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Innocent on Death Row? New Evidence Casts Doubt on Convictions

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Rodney Reed’s death sentence was suspended. But researchers say other current cases raise similar doubt about the guilt of the accused.
The number of executions in the United States remains close to nearly a three-decade low. And yet the decline has not prevented what those who closely track the death penalty see as a disturbing trend: a significant number of cases in which prisoners are being put to death, or whose execution dates are near, despite questions about their guilt.
Rodney Reed, who came within days of execution in Texas before an appeals court suspended his death sentence on Friday, has been the most high-profile recent example, receiving support from Texas lawmakers of both parties and celebrities like Rihanna and Kim Kardashian West, who urged a new examination of the evidence.
Mr. Reed has long maintained that he did not commit the 1996 murder for which he was convicted. And in recent months, new witnesses came forward pointing toward another possible suspect: the dead…

Texas argues that it knows how to properly execute an inmate

Texas attorneys argued that the state's record shows that it can execute death row inmates without causing them needless suffering as they moved Wednesday to oppose a delay in the next scheduled execution.

In papers filed in federal court for Houston, Texas officials opposed any stay of execution for convicted murderer Robert James Campbell, scheduled to be executed Tuesday. Lawyers for Campbell argued that the recent botched execution of an inmate in Oklahoma shows that inmates should be given information on the supplier and quality of the drugs used in executions to prevent suffering that would violate the Constitutional ban on cruel and unusual punishment.

"The Constitution does not require the elimination of all risk of pain," the state argued in its 32-page response. A constitutional problem arises, state officials contended, only if conditions are "sure or very likely to cause serious illness and needless suffering" and create "sufficiently imminent dangers."

Texas authorities reported that they intend to use a single lethal injection of a 5-gram dose of pentobarbital, a barbiturate, and argued that the state is not required to reveal the source or supplier of the drug. States, in general, have argued that it is permissible to keep execution details secret to prevent suppliers from facing political pressure.

A bipartisan panel this week recommended that the 3-drug cocktail used by Oklahoma and other states be replaced with a single shot of an anesthetic or barbiturate, the current protocol in Texas.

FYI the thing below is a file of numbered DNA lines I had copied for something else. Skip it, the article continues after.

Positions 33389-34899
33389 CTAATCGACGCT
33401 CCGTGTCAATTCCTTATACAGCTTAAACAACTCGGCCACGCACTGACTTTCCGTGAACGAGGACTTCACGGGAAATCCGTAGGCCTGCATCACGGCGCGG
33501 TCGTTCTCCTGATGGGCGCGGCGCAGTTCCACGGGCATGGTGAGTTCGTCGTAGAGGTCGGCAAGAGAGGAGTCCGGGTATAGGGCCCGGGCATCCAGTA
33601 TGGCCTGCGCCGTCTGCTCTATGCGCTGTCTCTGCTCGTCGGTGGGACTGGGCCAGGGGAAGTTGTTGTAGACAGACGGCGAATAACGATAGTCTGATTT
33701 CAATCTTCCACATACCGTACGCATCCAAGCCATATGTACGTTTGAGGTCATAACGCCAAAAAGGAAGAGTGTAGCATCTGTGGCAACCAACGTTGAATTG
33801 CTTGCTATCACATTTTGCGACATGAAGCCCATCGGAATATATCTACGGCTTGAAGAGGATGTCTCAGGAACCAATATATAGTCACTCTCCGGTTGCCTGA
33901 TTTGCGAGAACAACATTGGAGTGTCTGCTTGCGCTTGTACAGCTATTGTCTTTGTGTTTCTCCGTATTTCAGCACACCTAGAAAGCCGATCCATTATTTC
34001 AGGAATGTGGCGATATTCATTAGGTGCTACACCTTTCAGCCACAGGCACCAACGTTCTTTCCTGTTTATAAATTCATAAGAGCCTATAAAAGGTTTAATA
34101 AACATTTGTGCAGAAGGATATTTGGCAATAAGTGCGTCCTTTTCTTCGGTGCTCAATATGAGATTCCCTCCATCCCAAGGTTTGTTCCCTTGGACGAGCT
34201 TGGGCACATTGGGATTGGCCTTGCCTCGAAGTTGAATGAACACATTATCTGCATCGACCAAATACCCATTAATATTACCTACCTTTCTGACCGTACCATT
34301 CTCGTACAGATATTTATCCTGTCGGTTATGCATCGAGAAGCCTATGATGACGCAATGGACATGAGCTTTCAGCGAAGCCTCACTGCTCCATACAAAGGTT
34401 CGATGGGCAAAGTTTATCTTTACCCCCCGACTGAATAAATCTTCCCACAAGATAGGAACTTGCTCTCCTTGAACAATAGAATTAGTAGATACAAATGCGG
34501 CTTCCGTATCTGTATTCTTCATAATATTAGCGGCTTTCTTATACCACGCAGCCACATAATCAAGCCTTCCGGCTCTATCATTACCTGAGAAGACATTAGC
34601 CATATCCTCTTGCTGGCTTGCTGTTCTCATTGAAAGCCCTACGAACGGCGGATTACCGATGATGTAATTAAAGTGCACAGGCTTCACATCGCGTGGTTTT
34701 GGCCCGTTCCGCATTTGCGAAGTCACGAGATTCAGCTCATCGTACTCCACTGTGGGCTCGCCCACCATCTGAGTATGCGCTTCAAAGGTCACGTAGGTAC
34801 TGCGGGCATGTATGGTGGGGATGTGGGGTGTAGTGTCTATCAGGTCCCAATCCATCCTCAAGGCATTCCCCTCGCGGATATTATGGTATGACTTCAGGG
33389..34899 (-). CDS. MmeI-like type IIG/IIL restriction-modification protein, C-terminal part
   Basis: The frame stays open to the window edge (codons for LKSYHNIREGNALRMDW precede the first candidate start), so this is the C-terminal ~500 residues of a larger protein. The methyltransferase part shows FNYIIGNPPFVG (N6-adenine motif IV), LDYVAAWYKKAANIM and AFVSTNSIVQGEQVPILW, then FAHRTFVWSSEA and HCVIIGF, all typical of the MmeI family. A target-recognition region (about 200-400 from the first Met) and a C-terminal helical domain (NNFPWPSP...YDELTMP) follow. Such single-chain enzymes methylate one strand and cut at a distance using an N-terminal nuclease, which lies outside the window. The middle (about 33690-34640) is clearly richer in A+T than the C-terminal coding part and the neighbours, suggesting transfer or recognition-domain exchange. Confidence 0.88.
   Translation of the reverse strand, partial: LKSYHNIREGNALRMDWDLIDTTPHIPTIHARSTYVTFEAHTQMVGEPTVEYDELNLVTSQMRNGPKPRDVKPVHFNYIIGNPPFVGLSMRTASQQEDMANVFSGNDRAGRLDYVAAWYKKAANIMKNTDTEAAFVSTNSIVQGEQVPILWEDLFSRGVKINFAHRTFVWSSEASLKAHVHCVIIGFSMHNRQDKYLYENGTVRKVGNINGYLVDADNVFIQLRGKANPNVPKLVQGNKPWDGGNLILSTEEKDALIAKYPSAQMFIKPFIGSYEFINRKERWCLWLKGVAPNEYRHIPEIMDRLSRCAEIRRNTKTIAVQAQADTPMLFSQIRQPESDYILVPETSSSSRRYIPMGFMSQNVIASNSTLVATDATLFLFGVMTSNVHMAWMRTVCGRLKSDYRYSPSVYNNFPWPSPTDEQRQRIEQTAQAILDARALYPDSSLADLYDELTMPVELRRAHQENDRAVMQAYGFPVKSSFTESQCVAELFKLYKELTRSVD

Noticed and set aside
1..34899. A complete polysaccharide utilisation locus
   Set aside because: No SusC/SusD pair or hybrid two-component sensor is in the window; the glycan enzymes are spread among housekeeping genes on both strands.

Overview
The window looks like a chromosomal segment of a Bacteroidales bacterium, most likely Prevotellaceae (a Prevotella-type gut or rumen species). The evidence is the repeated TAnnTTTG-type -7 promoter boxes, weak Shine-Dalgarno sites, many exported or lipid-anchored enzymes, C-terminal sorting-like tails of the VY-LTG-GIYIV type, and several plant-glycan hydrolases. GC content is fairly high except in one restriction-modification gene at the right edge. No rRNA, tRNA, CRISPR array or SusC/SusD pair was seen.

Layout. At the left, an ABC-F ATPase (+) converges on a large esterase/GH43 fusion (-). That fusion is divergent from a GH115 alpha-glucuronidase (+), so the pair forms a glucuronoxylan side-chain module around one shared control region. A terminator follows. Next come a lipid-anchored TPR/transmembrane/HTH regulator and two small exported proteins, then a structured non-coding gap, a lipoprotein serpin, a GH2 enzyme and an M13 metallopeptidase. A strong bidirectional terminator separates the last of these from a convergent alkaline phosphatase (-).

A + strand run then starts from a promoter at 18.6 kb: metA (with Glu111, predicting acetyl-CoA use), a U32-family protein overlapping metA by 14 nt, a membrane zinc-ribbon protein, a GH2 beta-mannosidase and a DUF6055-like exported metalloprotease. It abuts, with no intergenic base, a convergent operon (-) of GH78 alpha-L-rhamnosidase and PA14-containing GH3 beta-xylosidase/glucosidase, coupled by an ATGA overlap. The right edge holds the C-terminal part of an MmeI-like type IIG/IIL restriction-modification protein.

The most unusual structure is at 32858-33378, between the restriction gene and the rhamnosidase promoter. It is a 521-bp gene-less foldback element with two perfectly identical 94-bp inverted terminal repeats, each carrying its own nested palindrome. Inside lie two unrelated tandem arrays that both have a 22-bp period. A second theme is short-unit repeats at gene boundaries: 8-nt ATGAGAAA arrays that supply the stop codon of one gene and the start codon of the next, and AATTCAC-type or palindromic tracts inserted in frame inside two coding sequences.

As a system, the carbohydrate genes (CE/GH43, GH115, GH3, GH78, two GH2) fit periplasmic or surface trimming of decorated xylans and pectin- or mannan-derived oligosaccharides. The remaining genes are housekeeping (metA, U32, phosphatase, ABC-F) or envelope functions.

In defending its plan, Texas notes that pentobarbital - unlike the drug, midazolam, used in Oklahoma - has been used effectively across the nation and in 33 executions in Texas.

"Defendants safely and successfully used pentobarbital from a licensed compounding pharmacy for 7 executions in Texas, which was tested at 98.8% potency, and these executions all concluded without incident. Further, since switching to a different and undisclosed compounding pharmacy, the defendants have safely and successfully carried out 3 more executions without incident," the state argued.

Oklahoma's execution protocol went awry in the April 29 execution of Clayton Lockett. During the proceeding, Lockett writhed in pain and made noises until the execution was stopped. He died of a heart attack 43 minutes after the execution process began, said Oklahoma officials, who blamed a burst vein.

Source: Chicago Tribune, May 8, 2014


Federal lawsuit may stop execution for Texas death row inmate

Robert Campbell's lawyers want the prison to reveal the source of the sedative drug pentobarbital, which is planned to be used in Campbell's execution scheduled for May 13.

Karma has strange ways of turning the tables. Texas death row inmate, Robert Campbell might agree. Even though Campbell was convicted in 1991 for the rape and murder of a Houston woman, his lawyers have filed federal civil rights lawsuit against the state that could save his life.

Campbell's lawyers want the prison to reveal the source of the sedative drug pentobarbital, which is planned to be used in Campbell's execution scheduled for May 13.

Many states are scrambling to find new sources of execution drugs because drug makers that oppose the death penalty, have stopped selling to prisons and correctional facilities.

Cambpell's decision to file suit comes after Oklahoma death row inmate, Clayton Lockett, died after a failed execution by lethal injection, a couple weeks ago.

Lockett died in what some say was a tortured death. According to Oklahoma Department of Corrections, Lockett died of a heart attack about 20 minutes after the execution process had been halted.

As for Campbell, maybe we'll see what happens in court. Either way, the lawsuit may be his only shot.

Source: newsfixnow.com, May 8, 2014

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